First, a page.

White: An American hero helps again

It’s high time for someone to thank Michael Phelps for taking that bong hit. Not because we should lionize a guy who racked up 14 gold medals to go with his 2004 DUI and his highly public incident of marijuana use — all before age 24! — but because Phelps’ adolescent antics have somehow spawned an adult discussion about drug policy in America.

Since images of Phelps’ bout with reefer madness hit the Internet on Jan. 31, we’ve seen the predictable reactions from the “Just say no” folks who wish America were more like kindergarten. Sportswriter Michael Wilbon rushed to condemn Phelps for “doing something so stupid.” Kellogg’s announced it wouldn’t renew his endorsement because “Michael’s recent behavior is not consistent with the image of Kellogg.” USA Swimming suspended Phelps for three months. No doubt he heard the message loud and clear: Sit in time-out and think about what you did. And no more sugary cereal.

Others, though, took the time to think about what, exactly, Phelps had done. And in the past few weeks, a number of smart people have actively pushed the idea that marijuana use maybe isn’t so bad. That it certainly isn’t as bad as overcrowded prisons, horrific violence and spiraling deficits. That maybe an intelligent drug policy could play a role in solving our more serious problems.

Libertarian lawyer and author David Kopel praised President Obama for vowing to end raids on providers of medical marijuana in California and elsewhere. (Memo to Obama: Go ahead and make good on that promise by replacing the Bush cronies who are still running your Drug Enforcement Agency.) The Monday edition of The Wall Street Journal featured an op-ed from three former Latin American presidents who stated unequivocally, “The war on drugs has failed.”

Writing for the Web site The Big Money, reporter Jeff Segal suggested that legalizing marijuana might provide California with some much-needed revenue. A few days ago, a Democratic legislator from San Francisco introduced a bill that he claims will provide $13 billion in tax revenue by legalizing California’s largest cash crop. Though the proposed tax is so draconian that it would probably do little to alleviate the black market that exists now, the mere existence of such a proposal indicates that we aren’t in Kansas anymore.

The current recession might be the best thing to happen to legalization advocates in years. For decades, marijuana advocacy groups have tried to frame the debate as one about individual liberty. They’ve pointed out that alcohol and tobacco — highly addictive substances that kill hundreds of thousands of Americans every year — are perfectly legal. They’ve presented evidence that the War on Drugs exacts grievous human costs in countries like Mexico, Colombia and Afghanistan. The United States has, by and large, ignored them. Now the stoners get to hit Americans right in the pocketbooks.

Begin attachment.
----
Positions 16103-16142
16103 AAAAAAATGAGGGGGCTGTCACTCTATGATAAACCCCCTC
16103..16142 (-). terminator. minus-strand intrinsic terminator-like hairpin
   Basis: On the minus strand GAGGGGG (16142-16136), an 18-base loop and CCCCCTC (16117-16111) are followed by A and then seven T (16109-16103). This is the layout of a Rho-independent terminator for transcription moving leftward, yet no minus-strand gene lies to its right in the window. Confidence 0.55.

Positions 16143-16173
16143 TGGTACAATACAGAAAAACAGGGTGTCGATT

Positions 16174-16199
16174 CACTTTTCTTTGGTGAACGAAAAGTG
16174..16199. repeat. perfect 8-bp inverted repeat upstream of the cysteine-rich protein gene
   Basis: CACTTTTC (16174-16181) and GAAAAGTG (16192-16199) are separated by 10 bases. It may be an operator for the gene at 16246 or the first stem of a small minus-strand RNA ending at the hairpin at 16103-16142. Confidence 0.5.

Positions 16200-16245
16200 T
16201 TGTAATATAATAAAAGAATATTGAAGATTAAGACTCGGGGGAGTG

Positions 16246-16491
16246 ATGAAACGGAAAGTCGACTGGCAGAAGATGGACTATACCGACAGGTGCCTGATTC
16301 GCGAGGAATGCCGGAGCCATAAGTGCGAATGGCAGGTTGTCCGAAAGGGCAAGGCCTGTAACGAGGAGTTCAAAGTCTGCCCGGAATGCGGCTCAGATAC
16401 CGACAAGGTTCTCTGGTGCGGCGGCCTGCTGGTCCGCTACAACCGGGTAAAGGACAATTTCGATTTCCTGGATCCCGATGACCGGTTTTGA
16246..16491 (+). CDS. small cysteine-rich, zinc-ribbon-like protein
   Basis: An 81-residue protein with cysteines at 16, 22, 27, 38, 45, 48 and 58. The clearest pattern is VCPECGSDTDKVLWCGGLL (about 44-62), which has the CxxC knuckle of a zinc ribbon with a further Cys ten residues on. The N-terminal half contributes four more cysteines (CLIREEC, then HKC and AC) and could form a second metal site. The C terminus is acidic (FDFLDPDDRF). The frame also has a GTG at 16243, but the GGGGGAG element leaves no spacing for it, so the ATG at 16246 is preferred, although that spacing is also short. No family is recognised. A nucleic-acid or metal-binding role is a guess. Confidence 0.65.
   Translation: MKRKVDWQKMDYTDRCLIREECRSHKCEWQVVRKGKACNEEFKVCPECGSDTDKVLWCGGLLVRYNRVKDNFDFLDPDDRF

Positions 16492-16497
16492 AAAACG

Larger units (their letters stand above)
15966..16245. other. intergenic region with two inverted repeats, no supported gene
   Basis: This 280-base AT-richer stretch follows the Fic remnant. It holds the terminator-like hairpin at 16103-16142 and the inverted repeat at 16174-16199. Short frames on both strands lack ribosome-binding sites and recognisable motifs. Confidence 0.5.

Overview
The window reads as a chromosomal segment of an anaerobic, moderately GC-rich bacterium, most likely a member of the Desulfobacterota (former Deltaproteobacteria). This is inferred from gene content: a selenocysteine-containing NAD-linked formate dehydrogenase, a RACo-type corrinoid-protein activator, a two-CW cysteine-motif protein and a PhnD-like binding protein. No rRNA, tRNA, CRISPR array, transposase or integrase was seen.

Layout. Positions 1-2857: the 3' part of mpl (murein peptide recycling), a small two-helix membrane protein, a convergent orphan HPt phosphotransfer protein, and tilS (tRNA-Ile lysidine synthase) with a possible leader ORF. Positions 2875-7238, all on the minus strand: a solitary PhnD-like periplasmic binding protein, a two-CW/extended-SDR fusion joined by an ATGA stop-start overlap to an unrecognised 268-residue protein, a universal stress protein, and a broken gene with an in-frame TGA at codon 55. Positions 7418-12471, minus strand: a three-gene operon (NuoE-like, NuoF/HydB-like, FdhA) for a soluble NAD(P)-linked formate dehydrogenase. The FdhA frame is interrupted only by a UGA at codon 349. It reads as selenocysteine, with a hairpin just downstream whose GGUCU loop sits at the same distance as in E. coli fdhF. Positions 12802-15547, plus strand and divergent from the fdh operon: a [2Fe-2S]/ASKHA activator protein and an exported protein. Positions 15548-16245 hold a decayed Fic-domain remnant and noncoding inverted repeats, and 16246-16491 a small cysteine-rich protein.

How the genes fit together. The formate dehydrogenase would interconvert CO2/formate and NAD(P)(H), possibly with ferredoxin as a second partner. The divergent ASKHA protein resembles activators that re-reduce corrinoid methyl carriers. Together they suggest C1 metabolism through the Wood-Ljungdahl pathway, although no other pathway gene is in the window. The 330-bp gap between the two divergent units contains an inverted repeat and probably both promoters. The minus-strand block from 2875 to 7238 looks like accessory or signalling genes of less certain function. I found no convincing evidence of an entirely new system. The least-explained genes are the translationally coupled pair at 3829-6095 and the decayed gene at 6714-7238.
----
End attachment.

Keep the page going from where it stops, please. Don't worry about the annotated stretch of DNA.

Critics of the stimulus package have analogized it to paying one guy $100 to dig a hole and another guy $100 to fill it in. You’ve spent $200, they say, and you’ve still got a patch of dirt. Isn’t that what our prisons do to non-violent drug offenders?

We spend inordinate amounts of money building prisons and paying guards in order to take away the freedom of people whose only crime involved ingesting chemicals that the government says are bad. Along the way, we turn unlucky (mostly black and Hispanic) kids into real criminals by forcing them into close quarters with the gangs that basically run our unconscionably overcrowded prisons and by labeling them felons when they get out. And Bobby Jindal is worried about volcano monitoring?

Stats whiz Nate Silver, creator of fivethirtyeight.com, estimated that public pressure would lead to the legalization of marijuana in this country by 2022 or 2023. It could happen a whole lot sooner if Americans wake up and realize that they’d rather collect tax revenues from every joint that gets smoked instead of subsidizing prison meals and prison violence for a bunch of poor kids who got caught on the wrong street corner at the wrong time.

Xan White is a senior in Pierson College.


  • LA Medical User

    Well done! You have clearly done your research and this article covers most of the many good reasons to "legalize it."

    I am a recent Yale grad and Medical Marijuana Patient under CA prop 215. I use cannabis to alleviate nausea related to IBS and ulcers. I also use marijuana for recreation. The system in LA works well and…makes money! The dispensaries are packed each night and can bring in up to 10 grand a day. They are quite safe and foster a sense of community between patients. It is a great system.

    Since the Phelps photo, I too have noticed the Marijuana debate rising to prominance in the media and in national forums. The sheer idiocy of the Phelps media frenzy, the increasing violence related to mexican drug cartels, a crumbling economy and a money sucking prison and law enforcement system are finally causing Americans, even those who do not partake, to wake up and realize the astounding inefficiencies of prohibition.

    In an unrelated note, I was a swimmer at Yale and swam against Phelps many times between the ages of 10-15. He really isn't a nice guy and was quite aloof, even before making his first olympics. He's also kind of a nincompoop (anyone watch SNL?) and always struck me as immature and unintelligent. I would always stories at swim camps and meets from the "cool kids" who had "hung out and got stoned with Phelps at Nationals last summer," so the bong photo was no surprise. I just wish he was kind of a cooler guy before I make him my marijuana posterchild hero. He has done a lot for the movement, albeit unwittingly.

  • Lana

    Please stop lying anonymously and unregistered just to prove a point (read: GOSSIP and RUMOR-STARTING). It shows clearly what you're doing, "LA Medical User"